02 July 2004
02 July 2004
Norwegian scientists have come up with a smart and cheap way of bullet-proofing cars by lining the vehicles with flat tanks which, when filled with water, provide excellent protection against armed attackers.
The problem with conventional armour-plating is that metal is very heavy which increases fuel usage.
Researchers at Norway's Forsvarets Institute have found a way around this by building several large, flat, watertight tanks into the sides of car. Each tank is thin, like a domestic radiator, made from plastic or light metal, and has several energy-absorbing carbon-fibre sheets stacked inside.
When the tanks are empty the car is not bullet-proof, but when needed, the tanks are filled with water, transforming the car into a bullet-proof vehicle.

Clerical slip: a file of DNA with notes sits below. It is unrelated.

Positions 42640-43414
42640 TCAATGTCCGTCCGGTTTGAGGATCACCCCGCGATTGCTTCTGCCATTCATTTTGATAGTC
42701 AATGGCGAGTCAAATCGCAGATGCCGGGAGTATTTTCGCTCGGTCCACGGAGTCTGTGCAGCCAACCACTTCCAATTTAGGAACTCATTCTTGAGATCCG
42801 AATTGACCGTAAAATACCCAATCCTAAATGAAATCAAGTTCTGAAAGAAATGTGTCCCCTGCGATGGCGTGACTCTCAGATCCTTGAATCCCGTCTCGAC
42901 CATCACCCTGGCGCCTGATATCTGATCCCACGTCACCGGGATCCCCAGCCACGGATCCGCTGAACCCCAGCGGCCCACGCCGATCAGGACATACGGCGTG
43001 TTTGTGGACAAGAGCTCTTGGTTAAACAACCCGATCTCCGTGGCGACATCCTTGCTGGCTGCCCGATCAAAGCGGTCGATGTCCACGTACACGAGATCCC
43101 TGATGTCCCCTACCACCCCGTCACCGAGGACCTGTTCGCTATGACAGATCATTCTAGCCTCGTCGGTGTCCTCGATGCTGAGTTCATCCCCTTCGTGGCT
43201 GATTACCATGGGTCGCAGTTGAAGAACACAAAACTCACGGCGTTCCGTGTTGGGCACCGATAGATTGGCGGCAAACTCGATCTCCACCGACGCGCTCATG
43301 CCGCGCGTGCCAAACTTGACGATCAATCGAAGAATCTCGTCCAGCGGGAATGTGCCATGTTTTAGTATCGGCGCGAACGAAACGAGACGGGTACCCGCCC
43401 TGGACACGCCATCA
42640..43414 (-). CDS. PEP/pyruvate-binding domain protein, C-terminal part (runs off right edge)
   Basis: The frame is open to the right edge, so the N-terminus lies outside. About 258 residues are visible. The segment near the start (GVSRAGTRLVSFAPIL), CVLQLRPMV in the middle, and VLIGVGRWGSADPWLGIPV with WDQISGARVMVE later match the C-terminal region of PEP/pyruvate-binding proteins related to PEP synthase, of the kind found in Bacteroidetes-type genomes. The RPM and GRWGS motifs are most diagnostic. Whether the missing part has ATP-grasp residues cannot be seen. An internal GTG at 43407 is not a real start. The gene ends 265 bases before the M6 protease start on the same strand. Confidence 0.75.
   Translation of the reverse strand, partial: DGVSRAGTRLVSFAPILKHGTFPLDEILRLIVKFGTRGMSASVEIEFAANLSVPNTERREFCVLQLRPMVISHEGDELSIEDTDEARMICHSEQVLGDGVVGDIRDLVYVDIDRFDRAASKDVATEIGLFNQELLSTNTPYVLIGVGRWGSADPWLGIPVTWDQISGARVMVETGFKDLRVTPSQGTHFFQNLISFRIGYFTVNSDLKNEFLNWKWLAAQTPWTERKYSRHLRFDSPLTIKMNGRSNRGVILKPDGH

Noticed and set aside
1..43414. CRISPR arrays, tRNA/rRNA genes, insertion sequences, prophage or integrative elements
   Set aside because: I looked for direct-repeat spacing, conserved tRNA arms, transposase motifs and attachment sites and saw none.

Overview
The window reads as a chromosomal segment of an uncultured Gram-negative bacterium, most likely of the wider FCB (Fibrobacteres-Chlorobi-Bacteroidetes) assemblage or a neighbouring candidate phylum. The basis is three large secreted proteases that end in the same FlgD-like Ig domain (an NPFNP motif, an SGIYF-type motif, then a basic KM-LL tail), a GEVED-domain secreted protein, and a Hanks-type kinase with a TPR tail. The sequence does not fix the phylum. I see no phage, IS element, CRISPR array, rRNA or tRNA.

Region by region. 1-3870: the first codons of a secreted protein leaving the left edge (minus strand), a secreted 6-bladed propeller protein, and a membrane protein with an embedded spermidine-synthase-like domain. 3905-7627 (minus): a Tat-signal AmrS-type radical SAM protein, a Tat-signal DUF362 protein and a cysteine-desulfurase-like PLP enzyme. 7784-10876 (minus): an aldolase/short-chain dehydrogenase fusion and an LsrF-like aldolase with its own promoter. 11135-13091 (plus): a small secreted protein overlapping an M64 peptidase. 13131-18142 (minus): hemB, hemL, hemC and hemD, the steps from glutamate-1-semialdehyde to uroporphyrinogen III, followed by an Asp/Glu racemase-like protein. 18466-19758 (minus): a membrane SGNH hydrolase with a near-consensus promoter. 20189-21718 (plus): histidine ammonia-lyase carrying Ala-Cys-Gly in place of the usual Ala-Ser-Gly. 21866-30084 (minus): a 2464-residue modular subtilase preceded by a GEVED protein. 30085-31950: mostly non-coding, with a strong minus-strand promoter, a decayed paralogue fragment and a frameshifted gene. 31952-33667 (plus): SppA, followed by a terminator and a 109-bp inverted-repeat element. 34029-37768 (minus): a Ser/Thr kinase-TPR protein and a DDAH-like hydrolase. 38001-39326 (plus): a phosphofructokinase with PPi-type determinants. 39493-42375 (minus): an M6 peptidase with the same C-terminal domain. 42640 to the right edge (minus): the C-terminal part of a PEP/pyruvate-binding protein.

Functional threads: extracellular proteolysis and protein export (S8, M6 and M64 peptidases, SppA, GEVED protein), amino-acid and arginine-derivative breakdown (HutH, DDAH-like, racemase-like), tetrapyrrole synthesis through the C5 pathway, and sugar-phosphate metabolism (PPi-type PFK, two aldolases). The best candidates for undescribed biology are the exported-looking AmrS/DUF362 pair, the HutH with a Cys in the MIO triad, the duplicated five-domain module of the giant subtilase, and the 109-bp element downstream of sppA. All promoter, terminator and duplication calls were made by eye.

The tanks have been tested using high velocity bullets, and according to a leading international science publication, the novel armour design has now been patented.
Project 12 has collaborated with Total Composite Solutions (TCS), the UK partner of Microtex, on automotive OEM projects for bespoke carbon parts.
Premium Aerotec, Faurecia Clean Mobility and Solvay have launched the research group IRG CosiMo: Composites for Sustainable Mobility, which will focus on the development of materials and process technologies to enable the high volume production of thermoplastic composites for the aerospace and automotive markets.
Covestro is pushing ahead with developing and marketing its continuous fibre reinforced thermoplastic (CFRTP) composites by introducing Maezio as brand name.